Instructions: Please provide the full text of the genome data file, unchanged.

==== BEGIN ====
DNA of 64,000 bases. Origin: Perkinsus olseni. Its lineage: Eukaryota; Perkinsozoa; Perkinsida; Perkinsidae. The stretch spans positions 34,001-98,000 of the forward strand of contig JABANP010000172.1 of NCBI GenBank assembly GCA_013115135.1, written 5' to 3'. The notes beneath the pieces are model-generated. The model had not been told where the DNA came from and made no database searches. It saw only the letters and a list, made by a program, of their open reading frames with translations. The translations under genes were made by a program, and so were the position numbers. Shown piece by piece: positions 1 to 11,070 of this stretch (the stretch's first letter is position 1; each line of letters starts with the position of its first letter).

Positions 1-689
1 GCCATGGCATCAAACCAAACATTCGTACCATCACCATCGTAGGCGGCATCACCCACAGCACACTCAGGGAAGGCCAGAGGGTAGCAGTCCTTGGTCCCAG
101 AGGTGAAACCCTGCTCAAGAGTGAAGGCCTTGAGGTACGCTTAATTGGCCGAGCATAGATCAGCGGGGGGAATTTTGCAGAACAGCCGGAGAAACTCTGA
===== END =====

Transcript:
DNA of 64,000 bases. Origin: Perkinsus olseni. Its lineage: Eukaryota; Perkinsozoa; Perkinsida; Perkinsidae. The stretch spans positions 34,001-98,000 of the forward strand of contig JABANP010000172.1 of NCBI GenBank assembly GCA_013115135.1, written 5' to 3'. The notes beneath the pieces are model-generated. The model had not been told where the DNA came from and made no database searches. It saw only the letters and a list, made by a program, of their open reading frames with translations. The translations under genes were made by a program, and so were the position numbers. Shown piece by piece: positions 1 to 11,070 of this stretch (the stretch's first letter is position 1; each line of letters starts with the position of its first letter).

Positions 1-689
1 GCCATGGCATCAAACCAAACATTCGTACCATCACCATCGTAGGCGGCATCACCCACAGCACACTCAGGGAAGGCCAGAGGGTAGCAGTCCTTGGTCCCAG
101 AGGTGAAACCCTGCTCAAGAGTGAAGGCCTTGAGGTACGCTTAATTGGCCGAGCATAGATCAGCGGGGGGAATTTTGCAGAACAGCCGGAGAAACTCTGA